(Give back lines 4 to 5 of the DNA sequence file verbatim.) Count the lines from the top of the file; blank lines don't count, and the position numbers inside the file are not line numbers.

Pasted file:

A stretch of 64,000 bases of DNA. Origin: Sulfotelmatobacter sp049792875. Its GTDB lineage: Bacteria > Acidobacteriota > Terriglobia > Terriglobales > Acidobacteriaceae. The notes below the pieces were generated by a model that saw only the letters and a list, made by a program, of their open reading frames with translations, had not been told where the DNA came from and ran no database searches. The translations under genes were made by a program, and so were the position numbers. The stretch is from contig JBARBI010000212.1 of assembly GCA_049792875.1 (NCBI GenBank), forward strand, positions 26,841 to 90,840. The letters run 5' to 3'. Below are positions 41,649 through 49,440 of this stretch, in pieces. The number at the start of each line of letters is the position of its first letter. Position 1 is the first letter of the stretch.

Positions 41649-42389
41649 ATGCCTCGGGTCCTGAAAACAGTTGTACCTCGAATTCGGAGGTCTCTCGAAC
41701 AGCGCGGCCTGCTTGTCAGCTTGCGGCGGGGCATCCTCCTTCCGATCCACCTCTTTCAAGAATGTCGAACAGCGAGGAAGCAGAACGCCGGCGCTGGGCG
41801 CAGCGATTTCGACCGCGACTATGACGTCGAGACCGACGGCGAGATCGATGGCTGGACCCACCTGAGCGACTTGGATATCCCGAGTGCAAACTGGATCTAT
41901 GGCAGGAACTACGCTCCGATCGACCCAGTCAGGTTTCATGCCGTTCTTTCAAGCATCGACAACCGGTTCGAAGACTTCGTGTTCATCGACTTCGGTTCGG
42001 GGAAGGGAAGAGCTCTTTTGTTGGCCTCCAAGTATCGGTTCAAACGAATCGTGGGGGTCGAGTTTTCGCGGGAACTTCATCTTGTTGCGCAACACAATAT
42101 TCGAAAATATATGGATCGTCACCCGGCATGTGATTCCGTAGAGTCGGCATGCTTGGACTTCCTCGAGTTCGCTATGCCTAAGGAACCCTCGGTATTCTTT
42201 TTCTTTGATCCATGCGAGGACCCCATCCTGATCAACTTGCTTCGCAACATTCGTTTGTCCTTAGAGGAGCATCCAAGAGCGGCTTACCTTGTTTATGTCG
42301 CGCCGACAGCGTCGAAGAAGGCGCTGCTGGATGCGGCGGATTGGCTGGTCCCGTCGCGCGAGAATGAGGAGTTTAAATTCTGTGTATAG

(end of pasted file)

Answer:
41701 AGCGCGGCCTGCTTGTCAGCTTGCGGCGGGGCATCCTCCTTCCGATCCACCTCTTTCAAGAATGTCGAACAGCGAGGAAGCAGAACGCCGGCGCTGGGCG
41801 CAGCGATTTCGACCGCGACTATGACGTCGAGACCGACGGCGAGATCGATGGCTGGACCCACCTGAGCGACTTGGATATCCCGAGTGCAAACTGGATCTAT